Who is Baden-Württemberg Governor Winfried Kretschmann closer to -- the pope or Gerwald Claus-Brunner, a member of the Pirate Party who has a penchant for wearing overalls?
Kretschmann, a Catholic, has his roots in the environmental movement, in which overalls were once practically obligatory. He wears suits nowadays, now that he is Germany's first-ever Green Party state governor. He is, after all, part of the establishment.
It's a fact that Benedict XVI confirmed in his speech last week to Germany's parliament, the Bundestag, in which he praised the environmental movement. This papal endorsement finally elevates Germany's Greens to the status of a party that is incapable of horrifying or provoking anyone. It has served its time as a party of protest.
This was also confirmed by the fact that Claus-Brunner became a member of the Berlin city-state parliament last week. His Pirate Party captured 9 percent of the vote in the city-state's parliamentary election, an outcome that reflects the current level of dissatisfaction with the political establishment, with its rigidity, conservativeness, thirst for power, readiness to compromise and arrogance.
Completing a Circle
The Greens are all too familiar with these aspects of the establishment. They were the ones protesting against the system in the 1970s and 1980s, when they were part of the political fringe. Now they are the ones arousing skepticism from today's fringe.
The Greens, acknowledged by the pope and challenged by a protest party, are now squarely part of the political mainstream. The party completed a circle last week: They have gone from being a protest party to one that is making room for a new protest party.
In the late 1970s, the center-left Social Democratic Party (SPD) did not pay serious attention to the environmental consciousness that was taking shape on the fringes of society. This gave the Green Party a chance to come into being and win seats in Germany's national and regional parliaments.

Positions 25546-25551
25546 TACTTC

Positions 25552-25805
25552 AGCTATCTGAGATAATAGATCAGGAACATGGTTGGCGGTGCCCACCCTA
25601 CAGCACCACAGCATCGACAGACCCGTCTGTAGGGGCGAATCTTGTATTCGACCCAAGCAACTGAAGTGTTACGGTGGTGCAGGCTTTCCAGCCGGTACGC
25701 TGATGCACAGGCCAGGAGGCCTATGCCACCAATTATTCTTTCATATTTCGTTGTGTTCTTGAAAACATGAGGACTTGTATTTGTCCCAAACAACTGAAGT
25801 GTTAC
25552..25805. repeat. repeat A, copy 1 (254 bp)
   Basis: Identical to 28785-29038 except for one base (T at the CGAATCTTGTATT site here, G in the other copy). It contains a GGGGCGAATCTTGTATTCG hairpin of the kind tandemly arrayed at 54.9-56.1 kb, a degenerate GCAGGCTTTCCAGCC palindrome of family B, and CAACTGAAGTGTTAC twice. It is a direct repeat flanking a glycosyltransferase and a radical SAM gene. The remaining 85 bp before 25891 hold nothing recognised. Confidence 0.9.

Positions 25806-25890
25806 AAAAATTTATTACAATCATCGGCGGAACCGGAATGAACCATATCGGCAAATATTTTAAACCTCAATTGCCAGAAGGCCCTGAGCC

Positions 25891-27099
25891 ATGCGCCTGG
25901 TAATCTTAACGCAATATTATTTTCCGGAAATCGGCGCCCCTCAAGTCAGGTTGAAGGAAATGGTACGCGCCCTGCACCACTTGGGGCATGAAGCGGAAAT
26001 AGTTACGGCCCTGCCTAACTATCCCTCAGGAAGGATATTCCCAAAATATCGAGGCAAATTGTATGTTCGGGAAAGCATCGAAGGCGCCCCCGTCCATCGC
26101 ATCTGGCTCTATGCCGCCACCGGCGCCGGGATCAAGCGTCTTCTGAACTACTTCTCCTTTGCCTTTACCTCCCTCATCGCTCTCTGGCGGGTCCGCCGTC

As a protest party, the Greens had two major objectives. First, they sought to incorporate environmental thinking into the political system. Second, they wanted to change the system. They wanted to change Germany's political culture and create a new way of dealing with power, starting with clothing and shoes. The Green political movement began with overalls and sneakers. They were characterized by their grassroots approach and their skepticism toward power.
All Parties Are Now Green
The Greens have achieved their first goal. In a sense, all parties have become green today. After some initial trials and tribulations, the conservative Christian Democratic Union (CDU), its Bavarian sister party, the Christian Social Union (CSU), and the liberal Free Democratic Party (FDP) now support phasing out nuclear power. In May, Kretschmann became Germany's first Green state governor. But just as the Greens have managed to implant their core idea into the political system, the system has implanted its laws into the minds of the Green Party's leading politicians. They have developed a taste for power.
The political system is incredibly powerful. Those who let themselves become involved in it lose a part of their former identity and become creatures of the system. It's a system that robs them of their ideals and radicalism. The pope, in his speech to the Bundestag, put it this way: "Success can also be seductive."
This is precisely what has happened to the Greens. They sought success within the political system, but to achieve that they have distanced themselves considerably from their roots as a protest party. They have put on three-piece suits, waged wars and made thousands of compromises to acquire and hold on to power. Their top politicians have lost their connection to the base.
The Greens have made the system greener, but the system has also tamed the Greens. They are now one of the parties fighting for the political center, one of those unobjectionable parties that a pope can bless.
A Party Without a Papal Blessing
But it is not possible to remain both a protest party and part of the establishment, even if some Greens behave as if it were. It's a contradiction that hasn't escaped the notice of the people at the fringes, those who feel left behind or overlooked. In Berlin, they were unwilling to vote for a party that had flirted with forming a coalition with the conservative CDU.
The pope said that politicians should have a "listening heart." The Greens have lost their listening heart for the fringe of society, a fringe where a new protest culture may well be taking shape, one based on a lifestyle that revolves around information technology.
The establishment of the Greens was good for society. A protest movement that succeeds within the political system enriches and pacifies a country. But it's also good to see a party taking shape for those who feel overlooked and left behind -- a party without a papal blessing. In the best-case case scenario, it could signal the development of a new political era.